How It Works

Let's assume you purchase 100 shares of Company XYZ for $1 per share. After three months, the share price increases to $5. This means the value of the investment has increased from $100 to $500, for a gain of $400.

Why It Matters

Gains are taxable, but only when they are realized. That is, they only become taxable when the asset is sold. Until that point, any gains are considered unrealized and are not taxable. The IRS considers nearly every asset owned by individuals and companies as capital assets and thus subject to capital gains taxes.

Taxpayers report capital gains on IRS Schedule D, but these gains are subject to different tax rates depending on whether they are short-term or long-term (and in some cases depending on the type of asset). In the example above, if you sold the Company XYZ shares after a year, the IRS would consider your $400 profit a long-term capital gain and tax it at one of several flat rates. However, if you sold the Company XYZ shares after just three months, the IRS would consider your $400 profit a short-term capital gain and tax that $400 at your ordinary income tax rate, which varies by several factors, including which state you live in, and is generally higher than the long-term capital gains tax rate. This system encourages long-term investing, but there are still many logical reasons an investor might want to sell an asset before a year has passed.

Some retirement vehicles, such as 401(k)s and IRAs, allow investors to buy and sell assets within these vehicles without becoming subject to capital gains tax. This tax deferral effectively gives investors a larger balance on which to compound interest or returns, with capital gains tax applying only when the investor begins to make withdrawals.

An investor's capital losses sometimes will offset all or a portion of his or her capital gains, lowering the investor's tax bill. There is a limit, however, to how much the investor can offset. Note also that the IRS does not treat the distributions of net realized long-term capital gains, like those from a mutual fund, for example, as capital gains. The IRS treats those as ordinary dividends.

Source: Investing Answers

gain

noun

English Language Learners Definition of gain

 (Entry 1 of 2)

: something wanted or valued that is gotten : something that is gained; especially : money gotten through some activity or process

: something that is helpful : advantage or benefit

: an increase in amount, size, or number

gain

verb

English Language Learners Definition of gain (Entry 2 of 2)

: to get (something wanted or valued)

: to win (something) in a competition, battle, etc.

: to gradually get (something) or more of (something) as time passes

gain

noun
\ ˈgān \

Kids Definition of gain

 (Entry 1 of 2)

1 : something valuable or desirable that is obtained or acquired : profit financial gains
2 : an increase in amount, size, or degree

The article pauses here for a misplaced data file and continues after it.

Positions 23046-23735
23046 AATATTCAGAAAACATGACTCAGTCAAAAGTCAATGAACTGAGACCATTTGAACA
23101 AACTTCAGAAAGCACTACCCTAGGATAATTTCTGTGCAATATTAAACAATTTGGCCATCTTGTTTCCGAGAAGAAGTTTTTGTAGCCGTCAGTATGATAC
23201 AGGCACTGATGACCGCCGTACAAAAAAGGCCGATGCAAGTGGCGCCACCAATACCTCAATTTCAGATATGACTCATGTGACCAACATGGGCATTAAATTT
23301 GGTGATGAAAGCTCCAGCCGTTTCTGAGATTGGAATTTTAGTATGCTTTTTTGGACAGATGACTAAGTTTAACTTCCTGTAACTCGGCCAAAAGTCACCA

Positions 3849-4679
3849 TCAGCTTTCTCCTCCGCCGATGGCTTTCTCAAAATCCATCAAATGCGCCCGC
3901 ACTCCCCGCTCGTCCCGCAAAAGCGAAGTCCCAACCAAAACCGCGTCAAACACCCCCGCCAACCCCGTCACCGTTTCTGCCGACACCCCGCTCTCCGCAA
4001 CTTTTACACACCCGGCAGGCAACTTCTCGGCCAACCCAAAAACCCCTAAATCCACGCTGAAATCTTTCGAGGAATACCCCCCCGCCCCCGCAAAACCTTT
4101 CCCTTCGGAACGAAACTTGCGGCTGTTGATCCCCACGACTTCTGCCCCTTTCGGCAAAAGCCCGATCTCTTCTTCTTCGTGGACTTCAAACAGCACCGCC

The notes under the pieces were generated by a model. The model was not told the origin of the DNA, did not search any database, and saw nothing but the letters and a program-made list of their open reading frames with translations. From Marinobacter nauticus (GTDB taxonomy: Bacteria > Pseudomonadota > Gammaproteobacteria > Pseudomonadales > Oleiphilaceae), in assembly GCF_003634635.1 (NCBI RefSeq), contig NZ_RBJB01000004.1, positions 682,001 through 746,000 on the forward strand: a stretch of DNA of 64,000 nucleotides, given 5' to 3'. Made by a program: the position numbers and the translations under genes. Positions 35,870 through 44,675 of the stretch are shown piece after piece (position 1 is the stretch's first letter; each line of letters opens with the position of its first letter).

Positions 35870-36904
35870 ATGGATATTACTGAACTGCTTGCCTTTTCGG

gain

verb
gained; gaining

Kids Definition of gain (Entry 2 of 2)

1 : to get or win often by effort You gain knowledge by study. He exercised to gain strength.
2 : to get or acquire in a natural or gradual way He gained ten pounds.
3 : to increase in The car gained speed.
4 : to get to : reach The swimmer gained the shore.
5 : to get an advantage : profit We all gained from the lesson.

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\ ˈgān \

Medical Definition of gain

: to improve in health the patient gained daily

gain

noun

Legal Definition of gain

1 : an increase in value, capital, or amount — compare loss
capital gain
: a gain realized on the sale or exchange of a capital asset (as a stock or real estate)
casualty gain
: a gain realized by an insured because property insurance benefits paid for a loss from a casualty or theft are greater than the adjusted value of the insured asset
long-term capital gain
: a capital gain realized on the sale or exchange of an asset held for more than a specified period (as a year)
ordinary gain
: a gain from the exchange or sale of an asset that is not capital
short-term capital gain
: a capital gain realized on the sale or exchange of an asset held for less than a specified period (as a year) that is treated as ordinary income under federal income tax laws
2  plural, in the civil law of Louisiana : a class of community property that reflects the increase in property value contributed by the common skill or labor of the spouses

Other Words from gain

gain verb

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More from Merriam-Webster on gain

Rhyming Dictionary: Words that rhyme with gain

Thesaurus: All synonyms and antonyms for gain

Spanish Central: Translation of gain

Nglish: Translation of gain for Spanish Speakers

Britannica English: Translation of gain for Arabic Speakers

Britannica.com: Encyclopedia article about gain